And then, in case we still don't get it, he straight out tells us Marlow was like Buddha 1. Marlow is in many ways a traditional hero: tough, honest, an independent thinker, a capable man. Is there such thing as insanity in a world that has already gone insane? Kurtz's ideals turn out to be lies when he drops them to become a devil-god in the jungle. As the narrator states at the beginning of the text, Marlow is more interested in surfaces, in the surrounding aura of a thing rather than in any hidden nugget of meaning deep within the thing itself. Then flies, the symbol of slow, mundane decay and disintegration as opposed to catastrophic or dramatic destruction , swarm throughout the ship, as if to mark the actual moment. Feminist theory examines the perceptible qualities associated with women. Kurtz is rumored to be ill, making the delays in repairing the ship all the more costly.
Marlow glances into Kurtz's cabin only to find that Kurtz is gone. He confuses the beat of the drum the call to mans primitive side with his own heartbeat, and is pleased. At the same time, Marlow's fantasizing about Kurtz has its hazards. One way to interpret this is that Marlow is disowning his own responsibility and that of his fellow employees for the atrocities committed by the Company on the natives. Conrad's decision to set the book in a Belgian colony and to have Marlow work for a Belgian trading concern made it even easier for British readers to avoid seeing themselves reflected in Heart of Darkness. Seeing an opportunity to use the brickmaker's influence to his own ends, Marlow lets the man believe he really does have influence in Europe and tells him that he wants a quantity of rivets from the coast to repair his ship.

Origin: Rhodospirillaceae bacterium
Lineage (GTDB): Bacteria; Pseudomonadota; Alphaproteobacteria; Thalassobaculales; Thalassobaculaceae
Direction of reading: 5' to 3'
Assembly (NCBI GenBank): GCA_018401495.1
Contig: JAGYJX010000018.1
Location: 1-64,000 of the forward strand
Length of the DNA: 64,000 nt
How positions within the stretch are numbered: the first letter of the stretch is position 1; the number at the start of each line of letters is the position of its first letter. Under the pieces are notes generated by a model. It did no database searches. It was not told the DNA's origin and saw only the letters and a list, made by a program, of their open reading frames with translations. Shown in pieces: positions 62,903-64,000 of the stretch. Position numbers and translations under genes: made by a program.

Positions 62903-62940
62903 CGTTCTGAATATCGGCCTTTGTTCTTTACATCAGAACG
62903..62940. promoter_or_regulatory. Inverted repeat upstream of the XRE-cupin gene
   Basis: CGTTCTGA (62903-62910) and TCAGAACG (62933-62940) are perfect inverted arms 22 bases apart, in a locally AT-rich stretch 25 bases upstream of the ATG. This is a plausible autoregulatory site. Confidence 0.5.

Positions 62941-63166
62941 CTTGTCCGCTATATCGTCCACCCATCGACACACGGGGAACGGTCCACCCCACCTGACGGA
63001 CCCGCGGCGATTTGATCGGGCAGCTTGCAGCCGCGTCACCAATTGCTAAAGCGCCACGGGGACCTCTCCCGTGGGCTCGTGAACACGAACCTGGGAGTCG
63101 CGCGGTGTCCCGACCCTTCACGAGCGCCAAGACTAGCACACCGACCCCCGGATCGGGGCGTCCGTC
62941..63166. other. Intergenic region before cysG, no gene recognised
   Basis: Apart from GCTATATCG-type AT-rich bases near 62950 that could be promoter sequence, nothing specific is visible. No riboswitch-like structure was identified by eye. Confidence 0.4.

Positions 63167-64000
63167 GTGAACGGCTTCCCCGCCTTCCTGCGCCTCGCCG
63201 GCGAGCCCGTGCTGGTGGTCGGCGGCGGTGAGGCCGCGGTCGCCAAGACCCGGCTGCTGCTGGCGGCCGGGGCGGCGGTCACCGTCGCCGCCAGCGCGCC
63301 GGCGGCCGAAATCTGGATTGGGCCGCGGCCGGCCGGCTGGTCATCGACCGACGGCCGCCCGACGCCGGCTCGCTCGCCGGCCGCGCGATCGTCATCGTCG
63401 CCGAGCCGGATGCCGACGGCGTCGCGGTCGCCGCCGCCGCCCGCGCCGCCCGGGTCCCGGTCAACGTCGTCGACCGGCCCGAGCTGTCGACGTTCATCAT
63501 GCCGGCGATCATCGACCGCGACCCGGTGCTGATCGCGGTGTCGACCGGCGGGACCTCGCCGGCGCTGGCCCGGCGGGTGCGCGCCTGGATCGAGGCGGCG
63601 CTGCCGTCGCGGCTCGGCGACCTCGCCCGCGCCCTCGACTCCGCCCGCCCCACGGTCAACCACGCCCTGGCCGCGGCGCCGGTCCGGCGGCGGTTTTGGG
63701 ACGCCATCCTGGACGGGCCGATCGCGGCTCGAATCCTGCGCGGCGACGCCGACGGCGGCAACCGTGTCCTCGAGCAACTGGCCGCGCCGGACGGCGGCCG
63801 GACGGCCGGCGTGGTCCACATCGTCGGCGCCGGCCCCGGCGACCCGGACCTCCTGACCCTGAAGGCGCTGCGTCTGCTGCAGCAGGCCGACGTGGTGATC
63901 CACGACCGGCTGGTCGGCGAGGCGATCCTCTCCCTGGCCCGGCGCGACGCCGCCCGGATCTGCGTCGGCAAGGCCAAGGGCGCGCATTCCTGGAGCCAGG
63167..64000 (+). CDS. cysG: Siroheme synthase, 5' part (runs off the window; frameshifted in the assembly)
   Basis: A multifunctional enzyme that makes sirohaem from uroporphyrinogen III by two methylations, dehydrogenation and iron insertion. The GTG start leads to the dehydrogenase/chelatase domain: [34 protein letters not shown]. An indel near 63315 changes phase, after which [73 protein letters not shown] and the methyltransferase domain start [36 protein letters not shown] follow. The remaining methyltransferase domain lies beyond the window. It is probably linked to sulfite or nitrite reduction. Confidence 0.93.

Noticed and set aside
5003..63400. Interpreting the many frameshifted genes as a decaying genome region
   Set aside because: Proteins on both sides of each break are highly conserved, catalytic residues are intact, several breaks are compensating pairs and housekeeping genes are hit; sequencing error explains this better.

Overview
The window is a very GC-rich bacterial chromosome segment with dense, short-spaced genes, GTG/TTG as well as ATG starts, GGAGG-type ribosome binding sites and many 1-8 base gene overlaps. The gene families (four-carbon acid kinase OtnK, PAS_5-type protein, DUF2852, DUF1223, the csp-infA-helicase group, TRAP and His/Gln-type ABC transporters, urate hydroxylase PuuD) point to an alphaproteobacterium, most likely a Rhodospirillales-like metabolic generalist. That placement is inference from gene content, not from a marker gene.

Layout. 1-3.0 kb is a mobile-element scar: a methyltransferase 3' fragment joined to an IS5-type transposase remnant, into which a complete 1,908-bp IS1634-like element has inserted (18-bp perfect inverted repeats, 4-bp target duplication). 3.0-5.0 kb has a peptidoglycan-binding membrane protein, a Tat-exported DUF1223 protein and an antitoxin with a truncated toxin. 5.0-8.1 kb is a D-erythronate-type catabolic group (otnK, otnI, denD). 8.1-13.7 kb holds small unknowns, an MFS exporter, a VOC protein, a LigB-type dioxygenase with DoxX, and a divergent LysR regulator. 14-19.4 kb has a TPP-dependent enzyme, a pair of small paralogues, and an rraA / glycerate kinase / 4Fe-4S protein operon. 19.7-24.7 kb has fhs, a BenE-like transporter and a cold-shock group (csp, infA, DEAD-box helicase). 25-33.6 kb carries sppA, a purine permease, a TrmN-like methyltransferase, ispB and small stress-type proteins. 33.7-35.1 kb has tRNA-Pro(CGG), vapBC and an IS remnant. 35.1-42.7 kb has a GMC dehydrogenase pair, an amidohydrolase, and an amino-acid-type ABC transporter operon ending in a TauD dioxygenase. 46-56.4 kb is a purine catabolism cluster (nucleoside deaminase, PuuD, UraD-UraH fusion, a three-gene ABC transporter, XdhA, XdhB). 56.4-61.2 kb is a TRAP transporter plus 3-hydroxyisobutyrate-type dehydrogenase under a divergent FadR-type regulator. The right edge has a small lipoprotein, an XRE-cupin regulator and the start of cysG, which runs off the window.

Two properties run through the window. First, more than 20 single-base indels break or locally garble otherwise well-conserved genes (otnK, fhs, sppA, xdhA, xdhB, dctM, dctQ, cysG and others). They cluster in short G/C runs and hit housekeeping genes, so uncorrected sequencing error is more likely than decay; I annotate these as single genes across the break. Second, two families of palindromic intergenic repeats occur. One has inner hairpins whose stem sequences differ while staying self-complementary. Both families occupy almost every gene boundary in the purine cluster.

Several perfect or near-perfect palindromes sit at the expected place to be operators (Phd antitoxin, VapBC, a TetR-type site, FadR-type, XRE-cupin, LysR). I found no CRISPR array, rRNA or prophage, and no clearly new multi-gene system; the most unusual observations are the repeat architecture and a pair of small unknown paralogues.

Critics have often read her as a racist and misogynist stereotype, and in many ways this is true. Nonetheless, something about this journey renders Marlow a mystery even to himself; he starts to think of himself as a potential case study. But when Marlow discovers him, Kurtz has become so ruthless and rapacious that even the other managers are shocked. By using an actual speaking sailor to tell the story, Conrad goes just about as far away as you can get from the typical 19th- century novel's omniscient narrator- the all-knowing voice of an impersonal author who told you not only what happened to the characters but also what went on in their minds. The brickmaker tells Marlow that Kurtz is a prodigy, sent as a special emissary of Western ideals by the Company's directors and bound for quick advancement.
Africa appears to him to be something that happens to a man, without his consent. Anyway, Marlow obviously sees women as naïve and idealistic. He wears a gaudy patchwork suit and babbles incessantly. Conrad uses light to represent the civilized side of humanity while contrasting the dark with the uncivilized and savage. The theme alienation from a small society is depicted through setting by both authors Conrad and Kafka in Metamorphosis and Heart of Darkness.